Milton Area High School

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Milton Area High School
Map of Northumberland County Pennsylvania School Districts.png
Address
700 Mahoning Street
Milton, Union County, Northumberland County, Pennsylvania 17847
United States
Coordinates 41°00′35″N 76°50′27″W / 41.0096°N 76.8409°W / 41.0096; -76.8409Coordinates: 41°00′35″N 76°50′27″W / 41.0096°N 76.8409°W / 41.0096; -76.8409
Information
Type Public
Motto Preparing students for 21st century success through Educational Excellence
School board 9 elected members
School district Milton Area School District
Superintendent Cathy Groller[1] Salary $118,450 (2013)[2]
Administrator

Brian L Snyder, Business Manager[3] salary $85,730 (2013)
Brian Parise - Director of Elementary Education; Federal Programs Coordinator salary $80,693 (2013)
Brian Ulmer - Director of Secondary Education
Mrs. Catherine Girton - Supervisor of Special Education
Duane Gemberling, Network Administrator
Lindsie Wolfe - School Psychologist - Secondary
Marissa Petrone - 10th Grade Learning Support and Transition Coord.
Leslie Robinson - Guidance Counselor
David Newell - Guidance Counselor

Anne Fannick - Guidance Counselor
Director Rod Harris, Athletic Director
Principal Bryan Noaker salary $83,720 (2013)
Faculty

44.8 teachers (2013)[4]

53 teachers (2010)[5]
Grades 9-12
Age 14 years old to 21 years old special education
Pupils

631 pupils (2015)[6]
644 pupils (2014)[7]
669 pupils (2013)[8]
669 pupils (2012)[9]

808 pupils (2006)[10]
 • Grade 8 180 (2012), 180 (2010)
 • Grade 9 165 (2012), 181 (2010)
 • Grade 10 160 (2012), 180 (2010)
 • Grade 11 174 (2012), 175 (2010)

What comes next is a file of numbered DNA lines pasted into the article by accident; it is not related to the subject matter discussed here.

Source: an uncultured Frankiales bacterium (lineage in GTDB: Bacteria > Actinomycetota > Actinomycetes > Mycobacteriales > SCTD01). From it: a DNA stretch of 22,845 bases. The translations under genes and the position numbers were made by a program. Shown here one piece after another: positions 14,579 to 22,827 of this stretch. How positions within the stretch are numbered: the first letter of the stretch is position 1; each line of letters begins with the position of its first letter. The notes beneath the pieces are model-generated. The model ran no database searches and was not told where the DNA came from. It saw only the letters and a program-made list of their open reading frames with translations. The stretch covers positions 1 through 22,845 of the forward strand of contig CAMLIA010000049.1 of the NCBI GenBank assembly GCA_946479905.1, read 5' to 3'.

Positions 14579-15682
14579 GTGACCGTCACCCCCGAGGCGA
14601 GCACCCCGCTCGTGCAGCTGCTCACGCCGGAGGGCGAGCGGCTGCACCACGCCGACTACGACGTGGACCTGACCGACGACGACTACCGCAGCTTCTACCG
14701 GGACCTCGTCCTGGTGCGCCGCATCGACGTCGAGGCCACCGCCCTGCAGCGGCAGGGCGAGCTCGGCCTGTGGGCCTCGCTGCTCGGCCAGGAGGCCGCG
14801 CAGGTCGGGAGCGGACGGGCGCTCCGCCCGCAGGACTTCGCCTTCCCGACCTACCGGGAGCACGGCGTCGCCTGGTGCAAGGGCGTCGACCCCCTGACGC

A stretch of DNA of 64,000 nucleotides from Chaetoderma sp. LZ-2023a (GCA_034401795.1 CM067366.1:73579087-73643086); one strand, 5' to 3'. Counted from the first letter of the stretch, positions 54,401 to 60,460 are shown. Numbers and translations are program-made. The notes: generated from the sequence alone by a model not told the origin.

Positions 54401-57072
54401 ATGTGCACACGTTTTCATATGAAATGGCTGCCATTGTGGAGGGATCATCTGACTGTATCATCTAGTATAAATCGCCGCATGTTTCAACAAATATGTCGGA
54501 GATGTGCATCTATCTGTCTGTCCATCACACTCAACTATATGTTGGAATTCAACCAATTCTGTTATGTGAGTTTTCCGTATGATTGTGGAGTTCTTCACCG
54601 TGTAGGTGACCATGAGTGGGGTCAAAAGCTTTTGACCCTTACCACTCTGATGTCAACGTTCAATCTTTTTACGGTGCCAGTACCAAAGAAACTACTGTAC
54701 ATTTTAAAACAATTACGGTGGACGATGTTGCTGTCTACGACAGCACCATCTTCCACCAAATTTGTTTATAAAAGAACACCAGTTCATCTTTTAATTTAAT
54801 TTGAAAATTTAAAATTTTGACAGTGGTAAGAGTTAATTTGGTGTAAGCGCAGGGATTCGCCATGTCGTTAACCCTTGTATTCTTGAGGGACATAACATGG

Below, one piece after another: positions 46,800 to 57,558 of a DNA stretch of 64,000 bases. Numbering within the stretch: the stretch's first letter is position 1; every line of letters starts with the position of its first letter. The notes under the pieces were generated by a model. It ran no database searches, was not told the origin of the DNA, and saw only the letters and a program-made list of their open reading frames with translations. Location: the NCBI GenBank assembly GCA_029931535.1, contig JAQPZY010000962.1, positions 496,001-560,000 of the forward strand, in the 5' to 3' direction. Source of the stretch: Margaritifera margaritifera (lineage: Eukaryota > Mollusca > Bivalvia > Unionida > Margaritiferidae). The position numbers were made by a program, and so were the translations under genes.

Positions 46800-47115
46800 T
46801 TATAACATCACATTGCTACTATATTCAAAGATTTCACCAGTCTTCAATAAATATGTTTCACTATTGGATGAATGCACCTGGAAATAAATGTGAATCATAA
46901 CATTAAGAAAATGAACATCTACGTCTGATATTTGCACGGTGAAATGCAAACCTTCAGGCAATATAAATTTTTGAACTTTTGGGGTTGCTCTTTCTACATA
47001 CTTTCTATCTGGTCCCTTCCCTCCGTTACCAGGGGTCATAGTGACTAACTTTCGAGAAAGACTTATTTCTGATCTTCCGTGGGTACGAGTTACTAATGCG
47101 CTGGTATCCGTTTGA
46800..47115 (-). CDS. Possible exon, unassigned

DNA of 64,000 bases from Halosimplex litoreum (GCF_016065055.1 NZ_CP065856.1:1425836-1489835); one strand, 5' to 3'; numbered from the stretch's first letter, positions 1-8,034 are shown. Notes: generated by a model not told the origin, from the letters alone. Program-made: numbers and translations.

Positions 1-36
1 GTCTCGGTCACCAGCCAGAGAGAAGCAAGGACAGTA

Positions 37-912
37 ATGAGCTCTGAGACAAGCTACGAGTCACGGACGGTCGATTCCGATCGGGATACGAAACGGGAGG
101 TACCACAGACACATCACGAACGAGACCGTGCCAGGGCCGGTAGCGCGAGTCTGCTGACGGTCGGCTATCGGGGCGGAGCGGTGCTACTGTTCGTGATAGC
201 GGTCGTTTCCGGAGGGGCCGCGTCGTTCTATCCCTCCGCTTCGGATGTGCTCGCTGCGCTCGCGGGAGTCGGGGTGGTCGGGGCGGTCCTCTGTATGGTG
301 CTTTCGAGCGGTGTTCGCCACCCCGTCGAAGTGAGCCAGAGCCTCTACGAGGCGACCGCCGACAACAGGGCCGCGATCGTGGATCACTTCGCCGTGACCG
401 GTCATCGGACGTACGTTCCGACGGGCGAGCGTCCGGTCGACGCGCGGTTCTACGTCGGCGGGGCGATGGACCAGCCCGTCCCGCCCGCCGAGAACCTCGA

• Grade 12 174 (2012), 170 (2010)
Language English
Mascot Black Panther
Feeder schools Milton Area Middle School
Per pupil spending $10,612 (2008)
Per pupil spending $12,204.50 (2010)
Website
Miltonsdlogo.jpg
Map of Union County, Pennsylvania Public School Districts

Milton Area High School is a small, rural/suburban public high school located at 700 Mahoning Street, Milton, Northumberland County, Pennsylvania. It is the sole high school operated by the Milton Area School District; in 2013, the Milton Area High School reported an enrollment of 669 pupils in grades 9th through 12th, with 43% of pupils eligible for a federal free or reduced price lunch due to the family meeting the federal poverty level. Additionally, 14.7% of pupils receive special education services, while 2.5% were identified as being gifted.[11] The High School employed 53 teachers.[12] Per the Pennsylvania Department of Education 100% of the teachers were rated "Highly Qualified" under the federal No Child Left Behind Act. The total minority enrollment is 11 percent, the school is not a Title I school.

According to the National Center for Education Statistics, in 2010, the school reported an enrollment of 685 pupils in grades 9th through 12th, with 309 pupils eligible for a federal free or reduced price lunch due to the family meeting the federal poverty level. The School had a student-teacher ratio of 12:1.[13] According to a report by the Pennsylvania Department of Education, 100% of its teachers were rated "Highly Qualified" under No Child Left Behind.[14]

Graduation rate[edit]